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CNN Reports, Trump Aides Begin Discussion To Reopen Economy In May; Trump Blames Everyone But Himself As Pandemic Deepens; Alarming Rate Of Latinos And Blacks Killed And Infected By Virus. Aired 7-7:30a ET

Aired April 9, 2020 - 07:00   ET



ALISYN CAMEROTA, CNN NEW DAY: We want to welcome our viewers in the United States and all around the world. This is New Day.

This morning, the White House is trying to figure out how and when to reopen the economy, possibly as early as the beginning of May.

What worries some medical experts is that date, because just yesterday, more than 33,000 new cases were reported in the United States. The peak in this country is now predicted to be Easter Sunday.

Overnight, the CDC published new guidelines saying essential employees can go back to work even if they have been exposed as long as they take series precautions, including taking their temperature daily and they can't feel sick.

Dr. Anthony Fauci, the nation's top infectious disease expert, said overnight that he believes the tradition of shaking hands must stop permanently.

Speaking of longstanding traditions, take a look at this Passover Seder in the era of social distancing. Families and loved ones coming to the celebrate the holiday even if they're not physically together, John.

JOHN BERMAN, CNN NEW DAY: I have to say, in some ways, it was more imbued with the spirit of Passover than any of the Seders that I've been to in a long, long time. It was really, really deeply meaningful to be a part of a Seder much like this on your screen that you're seeing last night.

We're just hours from a new measurement of the economic pain in this country. We're going to see how many filed for unemployment last week. Our economists are predicting up to 7 million new claims. That would mean a total job loss because of coronavirus of more than 15 million total. We're going to bring you the numbers as soon as we have them.

There is also a new focus on prisons overnight. More than 100 inmates at Washington State prison staged a demonstration after six prisoners tested positive. In Chicago, more than 400 people connected to one jail have now tested positive, making that the largest known source of coronavirus infections in the United States.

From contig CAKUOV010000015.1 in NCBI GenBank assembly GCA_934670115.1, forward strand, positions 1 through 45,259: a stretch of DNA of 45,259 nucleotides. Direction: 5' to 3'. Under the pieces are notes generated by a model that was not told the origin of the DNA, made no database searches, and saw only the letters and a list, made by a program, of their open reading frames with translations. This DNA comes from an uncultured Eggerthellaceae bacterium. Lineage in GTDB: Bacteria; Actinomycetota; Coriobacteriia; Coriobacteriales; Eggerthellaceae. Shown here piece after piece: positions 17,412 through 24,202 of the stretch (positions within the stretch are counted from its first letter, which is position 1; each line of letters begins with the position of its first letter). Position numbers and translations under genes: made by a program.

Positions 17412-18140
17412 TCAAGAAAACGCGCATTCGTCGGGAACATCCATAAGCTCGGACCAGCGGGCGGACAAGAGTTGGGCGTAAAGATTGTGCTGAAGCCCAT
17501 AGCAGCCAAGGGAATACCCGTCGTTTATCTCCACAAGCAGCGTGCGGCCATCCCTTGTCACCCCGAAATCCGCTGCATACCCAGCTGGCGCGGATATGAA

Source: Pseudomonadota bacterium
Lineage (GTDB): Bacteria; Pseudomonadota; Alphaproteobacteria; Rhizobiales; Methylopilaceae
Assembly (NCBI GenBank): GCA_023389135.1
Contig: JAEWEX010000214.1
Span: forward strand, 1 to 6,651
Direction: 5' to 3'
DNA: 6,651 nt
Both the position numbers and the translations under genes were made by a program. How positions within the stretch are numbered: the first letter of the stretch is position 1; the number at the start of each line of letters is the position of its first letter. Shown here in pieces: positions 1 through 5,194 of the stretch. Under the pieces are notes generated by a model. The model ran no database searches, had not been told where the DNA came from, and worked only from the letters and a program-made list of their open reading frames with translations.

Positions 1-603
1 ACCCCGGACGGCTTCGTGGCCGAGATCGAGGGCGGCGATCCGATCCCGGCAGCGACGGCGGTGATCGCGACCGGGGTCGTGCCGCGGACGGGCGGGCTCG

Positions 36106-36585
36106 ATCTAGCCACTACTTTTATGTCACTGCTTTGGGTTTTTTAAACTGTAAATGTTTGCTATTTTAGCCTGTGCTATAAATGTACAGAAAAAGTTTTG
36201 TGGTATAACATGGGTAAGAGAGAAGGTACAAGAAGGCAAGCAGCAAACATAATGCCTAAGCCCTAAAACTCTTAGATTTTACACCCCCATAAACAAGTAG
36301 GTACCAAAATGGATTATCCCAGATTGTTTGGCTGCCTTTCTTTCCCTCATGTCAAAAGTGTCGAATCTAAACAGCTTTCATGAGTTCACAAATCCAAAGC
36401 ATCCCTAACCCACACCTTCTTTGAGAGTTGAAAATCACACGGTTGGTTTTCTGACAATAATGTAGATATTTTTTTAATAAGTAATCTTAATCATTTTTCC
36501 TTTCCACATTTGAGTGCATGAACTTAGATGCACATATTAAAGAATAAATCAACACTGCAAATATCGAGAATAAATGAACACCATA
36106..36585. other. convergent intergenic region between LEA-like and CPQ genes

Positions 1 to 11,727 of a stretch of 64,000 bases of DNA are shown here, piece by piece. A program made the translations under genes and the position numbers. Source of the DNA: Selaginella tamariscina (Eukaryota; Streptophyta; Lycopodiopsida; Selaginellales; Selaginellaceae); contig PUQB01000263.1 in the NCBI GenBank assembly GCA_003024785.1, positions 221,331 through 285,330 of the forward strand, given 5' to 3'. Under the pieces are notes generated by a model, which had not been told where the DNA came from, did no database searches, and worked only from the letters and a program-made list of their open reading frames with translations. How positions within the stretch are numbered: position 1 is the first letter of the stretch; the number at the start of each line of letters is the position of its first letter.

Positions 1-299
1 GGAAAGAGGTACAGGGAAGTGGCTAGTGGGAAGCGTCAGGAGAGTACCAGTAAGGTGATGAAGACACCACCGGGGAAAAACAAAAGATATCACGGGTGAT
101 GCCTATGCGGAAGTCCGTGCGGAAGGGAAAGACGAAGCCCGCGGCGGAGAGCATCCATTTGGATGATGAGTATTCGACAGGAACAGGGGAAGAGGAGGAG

So what are the next hotspots? The White House Task Force believes it could be Washington, D.C., Baltimore and Philadelphia.

CAMEROTA: Okay. So joining us now are Dr. Jeanne Marrazzo, she is the Director of the Division of Infectious Diseases at the University of Alabama at Birmingham, and Dr. William Schaffner, he's an infectious disease professor at Vanderbilt University Medical Center. Nice to see both of you. We have a lot of headlines to get through.

So, Dr. Marrazzo, when you hear that the White House is eyeing early May to restart the economy, reopen the country, what are your thoughts?

DR. JEANNE MARRAZZO, INFECTIOUS DISEASES DIRECTOR, UNIVERSITY OF ALABAMA AT BIRMINGHAM: Well, good morning, Alisyn and John. Good to be with you again. My thoughts go back to something that Dr. Fauci has been saying several times. And that, again, is that the virus makes the timeline.

The challenge here is that we have been swimming upstream during this whole last several months because we haven't really had good diagnostic testing. And I think if you really want to think about opening the country, you really need to know who has been infected and is thus immune, who is still at risk and who is actively infected.

And if we had a series of tests that we could deploy to really figure out who to reintroduce into the economy, which we desperately need to do, that would help us dramatically.

BERMAN: Dr. Schaffner, it was interesting, the attorney general of the United States, William Barr, who isn't part of the medical task force, at least, and so far as I believe, had a remarkable statement last night that might indicate some pressures inside the administration to open up as soon as possible. Listen to what he said. He said, I think when this period of time at the end of April expires, I think we have to allow -- it's a sound bite. Let me listen to William Barr here.


WILLIAM BARR, U.S. ATTORNEY GENERAL: I think when this period of time at the end of April expires, I think we have to allow people to adapt more than we have, and not just tell people to go home and hide under the bed but allow them to use other ways of social distancing and other means to protect themselves.